• Always use the recommended grease on this assembly. The grease must be able to withstand much heat and friction. If the wrong grease is used, it may not offer the correct protection or it may liquefy from the heat and leak out of the seals.
  • The bearings should be packed with grease. It is important that the grease is forced into and around all of the rollers in the bearing. Merely coating the outside of the bearing with grease will not do the job.
  • A bearing packer does the best job at packing in the grease. If one is not available, force grease into the bearing with your hand. Install the greased inner bearing into the hub.
  • Install a new grease seal into the hub.
  • To avoid damaging the seal, use the correct size driver to press the seal into the hub.
  • Lubricate the spindle, then slip the hub over the spindle. Install the outer bearing, washer, and lock nut.
  • The lock nut should be adjusted to the exact specifications given in the service manual.
  • Often it is tightened until the hub cannot rotate, then it is loosened about one-half turn before it is set to the specified freeplay. The initial tightening seats the bearings into their races.
  • Once the lock nut is tightened, install the nut lock and use a new cotter pin to retain the lock.
  • The adjustment of the bearings can be checked with a dial indicator.
f40-22.gif Wheel bearing adjustments can be checked with a dial indicator. Reprinted with permission.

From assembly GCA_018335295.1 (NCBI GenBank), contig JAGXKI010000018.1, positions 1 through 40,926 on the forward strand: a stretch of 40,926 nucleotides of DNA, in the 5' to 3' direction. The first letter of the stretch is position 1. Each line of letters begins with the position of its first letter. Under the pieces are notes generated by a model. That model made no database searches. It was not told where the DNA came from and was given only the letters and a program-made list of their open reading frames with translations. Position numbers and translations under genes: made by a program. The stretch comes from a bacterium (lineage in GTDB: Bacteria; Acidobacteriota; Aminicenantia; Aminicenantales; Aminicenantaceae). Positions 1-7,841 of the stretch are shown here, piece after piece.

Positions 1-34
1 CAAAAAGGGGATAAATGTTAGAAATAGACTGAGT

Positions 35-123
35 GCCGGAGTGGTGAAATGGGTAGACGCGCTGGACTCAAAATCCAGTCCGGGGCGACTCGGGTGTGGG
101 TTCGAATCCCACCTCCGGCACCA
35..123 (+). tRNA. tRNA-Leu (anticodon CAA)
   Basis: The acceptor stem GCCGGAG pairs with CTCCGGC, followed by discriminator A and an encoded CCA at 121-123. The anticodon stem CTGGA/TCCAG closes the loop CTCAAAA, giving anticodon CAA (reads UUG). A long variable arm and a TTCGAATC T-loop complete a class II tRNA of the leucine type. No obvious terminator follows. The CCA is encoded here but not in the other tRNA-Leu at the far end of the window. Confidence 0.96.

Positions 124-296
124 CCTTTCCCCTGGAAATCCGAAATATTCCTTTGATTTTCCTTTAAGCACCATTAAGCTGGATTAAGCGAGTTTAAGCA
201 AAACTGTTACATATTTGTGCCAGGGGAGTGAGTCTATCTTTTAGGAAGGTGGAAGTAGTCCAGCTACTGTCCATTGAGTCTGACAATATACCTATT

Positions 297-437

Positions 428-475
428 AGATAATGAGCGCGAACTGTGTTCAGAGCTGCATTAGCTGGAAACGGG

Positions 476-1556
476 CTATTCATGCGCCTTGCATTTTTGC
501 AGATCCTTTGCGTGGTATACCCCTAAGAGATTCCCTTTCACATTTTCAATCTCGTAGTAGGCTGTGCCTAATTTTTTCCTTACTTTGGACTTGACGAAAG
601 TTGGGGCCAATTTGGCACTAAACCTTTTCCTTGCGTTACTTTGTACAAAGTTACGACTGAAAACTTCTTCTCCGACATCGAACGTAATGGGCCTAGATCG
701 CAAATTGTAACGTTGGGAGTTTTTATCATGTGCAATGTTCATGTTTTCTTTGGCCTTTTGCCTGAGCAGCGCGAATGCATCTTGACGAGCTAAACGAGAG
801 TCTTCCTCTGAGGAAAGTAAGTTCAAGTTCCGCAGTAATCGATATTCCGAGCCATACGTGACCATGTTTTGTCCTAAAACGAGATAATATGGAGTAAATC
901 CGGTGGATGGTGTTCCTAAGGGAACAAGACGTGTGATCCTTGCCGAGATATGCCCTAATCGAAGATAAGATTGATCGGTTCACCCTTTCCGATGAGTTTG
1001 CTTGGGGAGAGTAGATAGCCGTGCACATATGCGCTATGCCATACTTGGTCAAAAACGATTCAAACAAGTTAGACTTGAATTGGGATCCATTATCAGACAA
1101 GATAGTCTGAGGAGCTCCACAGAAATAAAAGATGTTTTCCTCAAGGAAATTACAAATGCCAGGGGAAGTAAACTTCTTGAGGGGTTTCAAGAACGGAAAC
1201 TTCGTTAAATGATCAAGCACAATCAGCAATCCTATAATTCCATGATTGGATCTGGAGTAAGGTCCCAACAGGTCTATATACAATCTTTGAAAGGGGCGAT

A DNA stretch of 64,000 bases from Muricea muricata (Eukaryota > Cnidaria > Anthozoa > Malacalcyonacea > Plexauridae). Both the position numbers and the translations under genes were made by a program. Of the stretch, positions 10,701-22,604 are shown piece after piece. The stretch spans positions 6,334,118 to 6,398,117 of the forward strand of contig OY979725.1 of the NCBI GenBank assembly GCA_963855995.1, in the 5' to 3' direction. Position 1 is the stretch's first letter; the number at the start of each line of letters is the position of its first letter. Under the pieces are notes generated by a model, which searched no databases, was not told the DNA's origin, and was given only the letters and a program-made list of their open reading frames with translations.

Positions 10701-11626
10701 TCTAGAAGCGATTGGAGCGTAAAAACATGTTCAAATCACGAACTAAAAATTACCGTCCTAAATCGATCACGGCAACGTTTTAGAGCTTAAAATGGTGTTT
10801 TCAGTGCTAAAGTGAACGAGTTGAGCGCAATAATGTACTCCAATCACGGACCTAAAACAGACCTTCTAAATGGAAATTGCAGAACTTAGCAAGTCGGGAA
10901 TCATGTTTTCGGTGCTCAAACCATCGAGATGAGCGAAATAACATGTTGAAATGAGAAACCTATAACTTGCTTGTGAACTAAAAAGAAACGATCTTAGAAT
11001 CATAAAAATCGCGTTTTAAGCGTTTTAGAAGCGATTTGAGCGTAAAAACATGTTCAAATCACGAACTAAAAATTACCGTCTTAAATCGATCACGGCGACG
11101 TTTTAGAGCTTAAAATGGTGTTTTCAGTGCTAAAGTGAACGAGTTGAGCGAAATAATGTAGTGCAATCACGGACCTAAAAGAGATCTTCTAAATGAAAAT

• Mount the base of the indicator as close as possible to the center of the hub.
  • Locate the tip of the indicator's plunger on the tip of the spindle.
  • Set the indicator to zero.
  • Firmly grasp the brake disc and move it in and out.
  • The total movement shown on the indicator is the amount of freeplay at the bearing.
  • Compare your reading to the specifications and make adjustments as necessary.
WARNING Throughout this entire process, your hands will have grease on them. Be very careful not to touch the brake assembly with your greasy hands. Clean them before handling the brake parts or use a clean rag to hold the brake assembly.
  • The front bearing arrangement often found on FWD and 4WD vehicles is often nonserviceable.
  • These bearings are pressed in and out of the hub to be replaced. To do this, the axle or half shaft is removed, as is the steering knuckle and hub assembly.
  • The bearings may be sealed and require no additional lubrication or they may need to be packed with grease when they are reassembled. In most cases, the bearings are not adjusted.
  • A heavily torqued axle nut is used to hold the assembly in place on the axle.
  • This nut is typically replaced after it has been removed and is staked in place after it is tightened.

Posted on Oct 15, 2010